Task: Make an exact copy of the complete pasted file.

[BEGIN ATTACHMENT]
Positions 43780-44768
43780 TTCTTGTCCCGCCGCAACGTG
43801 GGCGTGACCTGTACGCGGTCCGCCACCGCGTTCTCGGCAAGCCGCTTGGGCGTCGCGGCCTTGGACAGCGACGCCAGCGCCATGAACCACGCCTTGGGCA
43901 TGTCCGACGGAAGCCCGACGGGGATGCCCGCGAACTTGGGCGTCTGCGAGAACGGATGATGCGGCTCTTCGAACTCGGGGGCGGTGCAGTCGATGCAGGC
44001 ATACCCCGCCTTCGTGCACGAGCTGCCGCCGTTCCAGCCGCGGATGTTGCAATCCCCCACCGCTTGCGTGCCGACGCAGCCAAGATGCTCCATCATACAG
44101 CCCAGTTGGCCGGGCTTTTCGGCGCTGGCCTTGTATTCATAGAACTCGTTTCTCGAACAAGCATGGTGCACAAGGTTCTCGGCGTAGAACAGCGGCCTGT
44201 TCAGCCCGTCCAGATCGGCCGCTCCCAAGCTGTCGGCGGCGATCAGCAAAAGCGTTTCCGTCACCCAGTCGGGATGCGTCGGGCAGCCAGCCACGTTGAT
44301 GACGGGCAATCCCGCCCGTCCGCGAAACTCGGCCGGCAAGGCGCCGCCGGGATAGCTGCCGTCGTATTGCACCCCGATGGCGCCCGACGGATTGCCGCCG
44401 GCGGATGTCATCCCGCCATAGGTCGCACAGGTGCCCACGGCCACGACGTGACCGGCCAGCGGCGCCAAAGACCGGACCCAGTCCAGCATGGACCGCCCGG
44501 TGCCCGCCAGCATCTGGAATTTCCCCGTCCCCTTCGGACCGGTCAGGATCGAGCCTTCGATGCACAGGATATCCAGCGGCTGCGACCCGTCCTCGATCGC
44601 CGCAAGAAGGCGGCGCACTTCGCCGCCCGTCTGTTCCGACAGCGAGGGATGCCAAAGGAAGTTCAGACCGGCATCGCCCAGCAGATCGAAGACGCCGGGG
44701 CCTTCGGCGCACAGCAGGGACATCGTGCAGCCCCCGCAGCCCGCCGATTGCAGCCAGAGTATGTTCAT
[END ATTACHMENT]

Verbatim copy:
Positions 43780-44768
43780 TTCTTGTCCCGCCGCAACGTG
43801 GGCGTGACCTGTACGCGGTCCGCCACCGCGTTCTCGGCAAGCCGCTTGGGCGTCGCGGCCTTGGACAGCGACGCCAGCGCCATGAACCACGCCTTGGGCA
43901 TGTCCGACGGAAGCCCGACGGGGATGCCCGCGAACTTGGGCGTCTGCGAGAACGGATGATGCGGCTCTTCGAACTCGGGGGCGGTGCAGTCGATGCAGGC
44001 ATACCCCGCCTTCGTGCACGAGCTGCCGCCGTTCCAGCCGCGGATGTTGCAATCCCCCACCGCTTGCGTGCCGACGCAGCCAAGATGCTCCATCATACAG
44101 CCCAGTTGGCCGGGCTTTTCGGCGCTGGCCTTGTATTCATAGAACTCGTTTCTCGAACAAGCATGGTGCACAAGGTTCTCGGCGTAGAACAGCGGCCTGT
44201 TCAGCCCGTCCAGATCGGCCGCTCCCAAGCTGTCGGCGGCGATCAGCAAAAGCGTTTCCGTCACCCAGTCGGGATGCGTCGGGCAGCCAGCCACGTTGAT
44301 GACGGGCAATCCCGCCCGTCCGCGAAACTCGGCCGGCAAGGCGCCGCCGGGATAGCTGCCGTCGTATTGCACCCCGATGGCGCCCGACGGATTGCCGCCG
44401 GCGGATGTCATCCCGCCATAGGTCGCACAGGTGCCCACGGCCACGACGTGACCGGCCAGCGGCGCCAAAGACCGGACCCAGTCCAGCATGGACCGCCCGG
44501 TGCCCGCCAGCATCTGGAATTTCCCCGTCCCCTTCGGACCGGTCAGGATCGAGCCTTCGATGCACAGGATATCCAGCGGCTGCGACCCGTCCTCGATCGC
44601 CGCAAGAAGGCGGCGCACTTCGCCGCCCGTCTGTTCCGACAGCGAGGGATGCCAAAGGAAGTTCAGACCGGCATCGCCCAGCAGATCGAAGACGCCGGGG
44701 CCTTCGGCGCACAGCAGGGACATCGTGCAGCCCCCGCAGCCCGCCGATTGCAGCCAGAGTATGTTCAT